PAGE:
Dish just proves same-ness
Tom Dougherty, CEO – Stealing Share
15 February 2010
DISH tries that old tactic: Price
I do this and I’d like to know if others, especially men, do the same: Constantly consider switching to cable (if you are a satellite TV user) or switching to satellite (as I do)? It’s a dilemma that may haunt all of us (males) forever because, when it comes to TV, we always think there’s something better out there. If so, we want it.
(That is why the greatest innovation known to humankind is the invention of the remote. We can always tune to more.)
As a subscriber to Time Warner Cable, I always take notice of the satellite TV ads. Is NFL Ticket really worth getting DirecTV? Will a dish on my house be an eyesore or something to show off? Will satellite go out when there’s bad weather?
Ultimately, what makes me stay with Time Warner is, even though I feel I’m overpaying for cable, the emotional driver for me is not cost. It might be whether satellite TV really has something I don’t have. That’s why NFL Ticket has such a strong pull. But, other than that and maybe the NFL Network, it seems they all have the same channels: HBO, ESPN, on demand programming, etc. I already have the channels they feature.
Which is why I find the new spots for DISH Network is so interesting. DISH is admitting the providers are all the same. In the spot, a man is asked why he would pick DirecTV when DISH has the same thing but is cheaper. “Why pay more?” is the question that’s asked. DISH isn’t claiming it has more. Just that it has the same.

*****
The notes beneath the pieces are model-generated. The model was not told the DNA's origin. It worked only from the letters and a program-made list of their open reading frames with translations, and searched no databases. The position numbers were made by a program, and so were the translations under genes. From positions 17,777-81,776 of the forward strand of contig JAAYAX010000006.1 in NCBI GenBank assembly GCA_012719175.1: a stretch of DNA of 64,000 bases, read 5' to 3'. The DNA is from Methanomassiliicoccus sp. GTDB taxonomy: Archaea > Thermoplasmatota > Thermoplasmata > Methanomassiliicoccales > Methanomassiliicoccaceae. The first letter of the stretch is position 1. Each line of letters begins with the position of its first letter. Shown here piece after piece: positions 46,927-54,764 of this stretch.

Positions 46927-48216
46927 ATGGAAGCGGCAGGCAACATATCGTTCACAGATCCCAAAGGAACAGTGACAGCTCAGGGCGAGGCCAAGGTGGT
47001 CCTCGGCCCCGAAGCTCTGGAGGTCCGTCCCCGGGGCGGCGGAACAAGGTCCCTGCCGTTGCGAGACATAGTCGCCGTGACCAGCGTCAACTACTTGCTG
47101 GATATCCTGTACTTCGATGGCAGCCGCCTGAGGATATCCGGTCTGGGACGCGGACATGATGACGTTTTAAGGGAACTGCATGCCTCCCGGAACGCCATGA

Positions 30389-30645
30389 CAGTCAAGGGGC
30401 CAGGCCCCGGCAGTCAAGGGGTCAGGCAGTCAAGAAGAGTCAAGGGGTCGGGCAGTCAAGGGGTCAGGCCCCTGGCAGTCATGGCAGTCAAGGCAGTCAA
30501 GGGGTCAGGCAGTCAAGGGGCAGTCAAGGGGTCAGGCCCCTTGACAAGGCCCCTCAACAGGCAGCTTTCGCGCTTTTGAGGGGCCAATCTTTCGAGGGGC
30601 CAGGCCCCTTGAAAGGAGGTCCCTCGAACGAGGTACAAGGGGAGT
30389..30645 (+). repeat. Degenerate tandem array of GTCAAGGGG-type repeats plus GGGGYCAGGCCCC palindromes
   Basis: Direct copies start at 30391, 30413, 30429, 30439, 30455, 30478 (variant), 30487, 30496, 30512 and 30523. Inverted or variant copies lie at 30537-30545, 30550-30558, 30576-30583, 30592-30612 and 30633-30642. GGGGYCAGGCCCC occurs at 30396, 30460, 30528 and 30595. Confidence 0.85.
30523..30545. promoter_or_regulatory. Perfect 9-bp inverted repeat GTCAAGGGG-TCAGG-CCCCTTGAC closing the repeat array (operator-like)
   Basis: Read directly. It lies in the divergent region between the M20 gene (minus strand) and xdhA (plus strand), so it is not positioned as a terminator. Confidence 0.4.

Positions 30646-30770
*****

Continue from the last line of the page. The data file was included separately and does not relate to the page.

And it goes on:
I know one reason: I’ve stop believing any one of them is cheaper than the others. I don’t really believe satellite is cheaper than cable because the satellite providers don’t tell you that there is an upfront cost. You have to buy the satellite dish in most cases, and even the DVR.
Cable is no better. I already know Time Warner hasn’t been completely honest to me, telling me how cheap it will all be only to insert charges and fees I never expected. All of you cable customers know what I mean. Each time you open the bill, you’re a little shocked.
The other reason is that battling on price, which is where DISH is playing and why it’s still playing second fiddle to DirecTV, is tough to win unless you have an emotional reason for it to be important. (See Wal-Mart.) Otherwise, a brand that competes on price will eventually lose. It’s the reason why the lowest-cost provider is rarely the market leader.
In this case, DISH has made a spot almost completely devoid of an emotional driver. DISH wants you to feel like an idiot for choosing DirecTV, but it’s not strong enough to make me switch. (I feel like an idiot just wanting more channels. I only watch three.) With everything being the same – and not really believing it’s cheaper – it feels like a hassle. The emotional drivers (such as the “control” element in Time Warner’s “Power of You”) have not been addressed, and that’s the field where consumers make their choices.
Still, I find Dish’s spot interesting. It tells me everything that I’ve thought about the industry is right. It just doesn’t make me want to do anything about it.
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